By Sarah Tomlinson
When she’s not attending zoom lectures for creative enterprises, Vyllana Nguyen, a fourth-year creative industries student at Ryerson, pulls out a bag of flour and her oven mitts to tackle her newest baking challenge.
Nguyen said she started learning new recipes, and improving her cooking and baking skills, during her newfound free time at home during the COVID-19 crisis.
“My friends and I are even swapping recipes and cooking tricks because what else can we do when we’re cooped up in our own homes,” she said.
On March 13, Ryerson announced that classes would begin to move to online formats in response to COVID-19 and that all exams would now be conducted by alternate methods to avoid in-person contact.
Now that Nguyen doesn’t have to commute two hours to get to school or work—which is closed— she says learning something new helps her find a purpose for her free time.
During the school year, full-time students don’t necessarily have time to learn skills because they have deadlines to meet, pressure to get good grades and even part-time jobs, she says.
“Now that we’re practically forced to stay inside, it’s a good opportunity to ground ourselves and redefine who we are with our likes and dislikes,” said Nguyen.
Lexlie Broyles has been an independent academic coach for over three years and works with university students diagnosed with a disability. According to her, trying new things can help people stay positive when they are filled with doubt and confusion.
“All too often we get wrapped up in things we don’t have much control over, causing anxiety and stress. Like the current situation we are in, it can be quite scary and overwhelming. But worrying won’t help,” she said. “Enjoy what is around you! In our society today, most of us stay busy and we hardly get the chance to press pause. I have been encouraging my students to see the good in this extra time.”
In addition to keeping busy with new hobbies and skills, Broyles said students shouldn’t neglect their school work.
She advises students to check their email and online platform twice a day and to re-read any articles, notes, assignments or past exams.
“Since everything is so up in the air, we don’t know if, when or how classes will start back up. Staying prepared is very important so that when life does go back to normal or modifications are made to continue classes, they aren’t behind and haven’t lost what they have learned,” she said.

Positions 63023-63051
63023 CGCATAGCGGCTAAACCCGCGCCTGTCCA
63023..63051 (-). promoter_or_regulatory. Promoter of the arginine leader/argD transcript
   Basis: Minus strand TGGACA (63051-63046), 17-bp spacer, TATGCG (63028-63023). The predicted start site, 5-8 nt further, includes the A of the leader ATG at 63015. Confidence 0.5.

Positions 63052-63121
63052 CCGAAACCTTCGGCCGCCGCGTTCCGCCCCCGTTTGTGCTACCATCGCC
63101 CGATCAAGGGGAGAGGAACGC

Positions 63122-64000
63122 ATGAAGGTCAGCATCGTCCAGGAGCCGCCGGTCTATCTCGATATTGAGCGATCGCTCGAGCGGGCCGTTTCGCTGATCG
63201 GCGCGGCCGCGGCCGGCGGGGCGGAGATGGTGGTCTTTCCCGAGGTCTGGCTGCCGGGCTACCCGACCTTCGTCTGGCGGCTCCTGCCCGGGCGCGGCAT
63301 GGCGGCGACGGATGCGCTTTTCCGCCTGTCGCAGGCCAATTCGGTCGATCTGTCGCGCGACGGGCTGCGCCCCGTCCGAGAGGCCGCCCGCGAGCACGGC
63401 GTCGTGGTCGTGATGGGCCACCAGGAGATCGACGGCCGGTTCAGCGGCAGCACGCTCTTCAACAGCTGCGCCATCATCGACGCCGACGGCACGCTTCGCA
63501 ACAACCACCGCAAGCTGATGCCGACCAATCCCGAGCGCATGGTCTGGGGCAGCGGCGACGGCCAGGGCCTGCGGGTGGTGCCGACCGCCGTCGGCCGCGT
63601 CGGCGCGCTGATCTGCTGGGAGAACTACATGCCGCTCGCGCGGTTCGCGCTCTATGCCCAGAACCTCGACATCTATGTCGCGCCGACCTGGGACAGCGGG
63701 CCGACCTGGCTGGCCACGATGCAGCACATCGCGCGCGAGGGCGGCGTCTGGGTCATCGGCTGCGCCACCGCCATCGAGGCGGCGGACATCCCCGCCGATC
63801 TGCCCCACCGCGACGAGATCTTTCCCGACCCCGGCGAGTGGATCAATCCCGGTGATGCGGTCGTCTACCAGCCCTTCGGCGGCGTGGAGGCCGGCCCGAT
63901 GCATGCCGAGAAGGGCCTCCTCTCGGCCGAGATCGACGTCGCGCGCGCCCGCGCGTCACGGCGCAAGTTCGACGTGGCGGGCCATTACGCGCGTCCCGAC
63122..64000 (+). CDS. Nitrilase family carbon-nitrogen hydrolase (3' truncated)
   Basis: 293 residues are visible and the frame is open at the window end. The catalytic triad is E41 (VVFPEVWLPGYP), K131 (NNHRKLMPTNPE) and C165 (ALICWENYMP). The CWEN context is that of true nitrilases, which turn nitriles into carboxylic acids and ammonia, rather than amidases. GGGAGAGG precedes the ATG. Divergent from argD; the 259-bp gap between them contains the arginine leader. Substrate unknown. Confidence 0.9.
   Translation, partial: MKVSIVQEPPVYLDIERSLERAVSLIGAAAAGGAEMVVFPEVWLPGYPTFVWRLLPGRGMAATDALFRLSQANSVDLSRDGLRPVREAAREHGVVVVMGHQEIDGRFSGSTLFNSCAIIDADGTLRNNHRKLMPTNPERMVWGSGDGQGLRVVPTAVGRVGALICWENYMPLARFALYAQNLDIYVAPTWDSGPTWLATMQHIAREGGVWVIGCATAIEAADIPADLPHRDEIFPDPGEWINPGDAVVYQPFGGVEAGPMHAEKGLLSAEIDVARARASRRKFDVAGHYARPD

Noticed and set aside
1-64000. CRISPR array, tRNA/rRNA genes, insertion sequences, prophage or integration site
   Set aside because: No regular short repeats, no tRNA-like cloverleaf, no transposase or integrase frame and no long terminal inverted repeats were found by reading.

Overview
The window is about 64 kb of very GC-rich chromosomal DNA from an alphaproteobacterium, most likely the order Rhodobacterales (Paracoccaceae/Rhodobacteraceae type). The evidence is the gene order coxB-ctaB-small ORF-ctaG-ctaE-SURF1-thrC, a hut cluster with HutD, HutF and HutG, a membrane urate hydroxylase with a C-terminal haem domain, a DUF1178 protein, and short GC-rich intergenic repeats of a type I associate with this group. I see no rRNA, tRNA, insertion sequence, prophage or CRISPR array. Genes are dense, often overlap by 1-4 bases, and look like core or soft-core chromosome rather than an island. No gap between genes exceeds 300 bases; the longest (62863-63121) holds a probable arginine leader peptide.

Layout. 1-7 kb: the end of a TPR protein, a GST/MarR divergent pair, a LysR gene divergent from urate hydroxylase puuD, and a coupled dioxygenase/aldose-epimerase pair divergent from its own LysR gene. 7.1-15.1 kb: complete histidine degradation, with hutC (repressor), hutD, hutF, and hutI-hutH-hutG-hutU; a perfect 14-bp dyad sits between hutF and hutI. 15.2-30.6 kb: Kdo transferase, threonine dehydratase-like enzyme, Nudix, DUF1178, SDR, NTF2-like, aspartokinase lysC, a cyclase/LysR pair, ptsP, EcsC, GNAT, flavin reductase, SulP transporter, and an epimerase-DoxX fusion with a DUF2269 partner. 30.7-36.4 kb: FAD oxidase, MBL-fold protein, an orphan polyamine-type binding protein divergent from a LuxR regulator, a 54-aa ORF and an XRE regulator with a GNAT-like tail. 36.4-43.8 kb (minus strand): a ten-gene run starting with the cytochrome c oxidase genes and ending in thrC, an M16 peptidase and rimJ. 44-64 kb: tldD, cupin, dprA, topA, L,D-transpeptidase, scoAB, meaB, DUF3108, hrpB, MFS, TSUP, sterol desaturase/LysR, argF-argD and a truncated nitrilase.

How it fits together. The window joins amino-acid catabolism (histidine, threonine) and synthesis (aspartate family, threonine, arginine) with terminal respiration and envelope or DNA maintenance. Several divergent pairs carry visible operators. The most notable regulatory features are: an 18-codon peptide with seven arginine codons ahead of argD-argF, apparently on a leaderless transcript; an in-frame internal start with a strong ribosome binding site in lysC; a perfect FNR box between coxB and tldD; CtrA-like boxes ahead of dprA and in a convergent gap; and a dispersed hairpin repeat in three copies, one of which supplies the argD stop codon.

While learning a new skill may be therapeutic to some, it’s important to not feel pressured to do so, said Sydney Tran, a learning and transition facilitator at Ryerson.
As some students find themselves with more free time than they’re used to, Tran recommends students checking in with themselves to see if they have an equal amount of free “brain space.”
According to Tran, students struggling to cope with the global crisis might not have the mental capacity to learn new skills at first. “Our social and global context is changing so quickly, and processing that can take up a lot of emotional and intellectual room.”
Nevertheless, Nguyen said free time is the perfect opportunity to cook and bake things she’s been meaning to do for a while.
“My favourite thing to bake is anything that has custard. Crème brûlée, tarts, custards fillings for profiteroles, anything like that,” she said. “It’s a nice break from studying. I get to focus on something that’s not academic, and I get a treat at the end too.”
Because of the in-class cancellations, Nguyen has also gone back to playing piano and violin.
“I never had the time during the year because I practically spend all my days at school, but now that I’m home I can go back to doing things that I’ve put on hold for so long,” she said.
For Lorenza De Benedictis, a second-year film student, the extra time at home has allowed her to start learning morse code.
“I always wanted to learn a language. I’m Italian so I always wanted to learn Italian but I’ve never actually been able to learn it to the point where I can speak,” she said. “I figured most morse code is like a language of its own.”
She said she has been learning it for over a week through a vinyl record purchased at a record store near Ryerson.
“It’s been so difficult to put it into my routine because I have to do so many things for school,” she said.
Although it’s only a hobby for her, De Benedictis said learning something new while social distancing has a positive impact on her.
“We learn so much at school. But sometimes, when you’re learning the same thing over and over again, you want something that’s different than your program,” she said.
Some students, however, are facing challenges in fostering the skills they would like during this time.
Alexandra Enrile, a fourth-year arts and contemporary studies student, said she’d like to perfect her baking, but she can’t because she doesn’t have the necessary ingredients and doesn’t want to leave her house.
“As long as a new skill doesn’t require any new resources or need to leave the home, it’s one worth pursuing,” she said. “I, for one, wanted to make shortbread cookies today, but decided against it due to it requiring all of the butter in my household.”
According to an article published by Global News, shelves are running low at several Ontario grocery stores and lines up can take up to 45 minutes.
As a result, some students are choosing to learn skills that don’t require physical resources.
Antonia Pang, a second-year engineering student, is using the extra time to take free online courses related to her field, like data science and manufacturing. She finds the courses on Coursera, an online platform that offers free and paid courses, specializations, professional certificates and online degrees taught by instructors.
“I’ve always liked broadening my scope and I think that the extra time from no commuting and the transition is a great opportunity for me to do so,” she said.